While stress can have a negative impact on anyone, it’s particularly problematic for people with psoriasis. The body tends to have an inflammatory reaction to stress. This response can lead to the onset of psoriasis symptoms. You can try reducing the amount of stress in your life by doing yoga, meditating, or meeting with a therapist on a regular basis.
Taking care of your skin
Injuries to the skin, such as sunburns and scrapes, can trigger psoriasis in some people. These types of injuries can usually be prevented by practicing good skin care.
When doing activities that may cause skin injury, you should always take extra precautions. Use sunscreen and wear a hat when spending time outside. You should also use caution when engaging in outdoor activities and contact sports, such as basketball or football.
Practicing good hygiene
Infections are known to trigger psoriasis because they put stress on the immune system, causing an inflammatory reaction. Strep throat in particular is associated with the onset of psoriasis symptoms, especially in children. However, psoriasis flare-ups may occur after an earache, tonsillitis, or a respiratory or skin infection. These types of infections can usually be prevented with good hygiene practices.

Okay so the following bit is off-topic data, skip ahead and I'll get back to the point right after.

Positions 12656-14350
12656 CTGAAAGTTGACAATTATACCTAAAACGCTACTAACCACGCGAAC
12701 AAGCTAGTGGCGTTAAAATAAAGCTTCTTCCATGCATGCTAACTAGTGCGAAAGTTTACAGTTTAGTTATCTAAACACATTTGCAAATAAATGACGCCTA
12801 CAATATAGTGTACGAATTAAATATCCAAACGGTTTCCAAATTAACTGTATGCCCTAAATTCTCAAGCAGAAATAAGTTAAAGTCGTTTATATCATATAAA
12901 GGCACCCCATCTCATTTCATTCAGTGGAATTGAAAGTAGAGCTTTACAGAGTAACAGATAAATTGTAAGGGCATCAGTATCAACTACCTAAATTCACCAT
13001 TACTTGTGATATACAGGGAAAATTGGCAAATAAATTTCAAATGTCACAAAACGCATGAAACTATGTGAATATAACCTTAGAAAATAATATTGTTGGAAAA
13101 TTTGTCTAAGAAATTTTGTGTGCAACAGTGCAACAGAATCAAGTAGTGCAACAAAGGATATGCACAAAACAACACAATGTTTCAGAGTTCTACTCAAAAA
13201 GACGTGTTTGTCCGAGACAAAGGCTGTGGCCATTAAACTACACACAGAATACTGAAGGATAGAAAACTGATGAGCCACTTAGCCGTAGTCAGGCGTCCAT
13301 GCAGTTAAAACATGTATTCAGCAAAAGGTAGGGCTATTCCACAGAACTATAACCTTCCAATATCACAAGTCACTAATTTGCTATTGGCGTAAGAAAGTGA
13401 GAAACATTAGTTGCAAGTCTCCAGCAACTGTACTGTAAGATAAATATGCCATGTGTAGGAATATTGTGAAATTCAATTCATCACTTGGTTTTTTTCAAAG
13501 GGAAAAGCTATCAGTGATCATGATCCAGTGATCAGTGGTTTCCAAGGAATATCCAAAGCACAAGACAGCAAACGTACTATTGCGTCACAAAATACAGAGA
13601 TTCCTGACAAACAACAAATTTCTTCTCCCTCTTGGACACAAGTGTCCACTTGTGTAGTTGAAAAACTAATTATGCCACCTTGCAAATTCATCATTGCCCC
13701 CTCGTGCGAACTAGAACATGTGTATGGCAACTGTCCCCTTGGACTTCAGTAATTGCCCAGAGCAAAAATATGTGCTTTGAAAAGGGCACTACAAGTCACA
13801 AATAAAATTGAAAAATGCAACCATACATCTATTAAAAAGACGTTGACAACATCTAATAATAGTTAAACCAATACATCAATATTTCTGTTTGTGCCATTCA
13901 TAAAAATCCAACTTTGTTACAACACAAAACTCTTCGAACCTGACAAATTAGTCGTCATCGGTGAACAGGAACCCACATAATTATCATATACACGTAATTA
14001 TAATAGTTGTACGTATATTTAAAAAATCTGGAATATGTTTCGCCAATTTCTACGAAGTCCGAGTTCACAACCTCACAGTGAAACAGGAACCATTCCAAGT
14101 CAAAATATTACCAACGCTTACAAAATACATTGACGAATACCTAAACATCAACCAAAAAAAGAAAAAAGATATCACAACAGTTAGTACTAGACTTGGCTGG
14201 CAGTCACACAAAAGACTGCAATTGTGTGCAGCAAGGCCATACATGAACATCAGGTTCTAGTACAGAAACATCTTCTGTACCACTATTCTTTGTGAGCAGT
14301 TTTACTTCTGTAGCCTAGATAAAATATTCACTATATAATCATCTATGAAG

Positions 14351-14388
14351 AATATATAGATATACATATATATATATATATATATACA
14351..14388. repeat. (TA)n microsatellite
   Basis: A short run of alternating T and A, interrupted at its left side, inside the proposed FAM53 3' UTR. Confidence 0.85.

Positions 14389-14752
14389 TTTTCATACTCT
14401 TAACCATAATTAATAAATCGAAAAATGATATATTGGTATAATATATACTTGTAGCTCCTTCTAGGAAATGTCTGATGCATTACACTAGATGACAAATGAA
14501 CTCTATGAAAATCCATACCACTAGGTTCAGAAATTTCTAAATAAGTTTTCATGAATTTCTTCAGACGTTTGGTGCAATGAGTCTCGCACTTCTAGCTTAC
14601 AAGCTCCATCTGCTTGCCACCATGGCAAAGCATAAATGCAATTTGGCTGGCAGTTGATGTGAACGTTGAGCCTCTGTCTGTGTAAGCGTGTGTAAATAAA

Make sure to wash your hands often throughout the day. Also avoid sharing cups and utensils with other people. It’s also important to clean a cut or wound properly and to keep it covered so it doesn’t get infected.
Eating a healthy diet
Being obese or overweight appears to make psoriasis symptoms worse. So it’s important to manage your weight by exercising regularly and eating a healthful diet. If you have trouble eating healthy, you may want to see a nutritionist for help. They can help you figure out how much food and which foods you should eat every day to lose weight.
Though psoriasis can’t be cured, it can be controlled. Working with your doctor to find treatments that relieve the itching and discomfort can ease psoriasis symptoms. Taking steps to identify triggers for your symptoms and limiting your exposure to these triggers can also help prevent future flare-ups.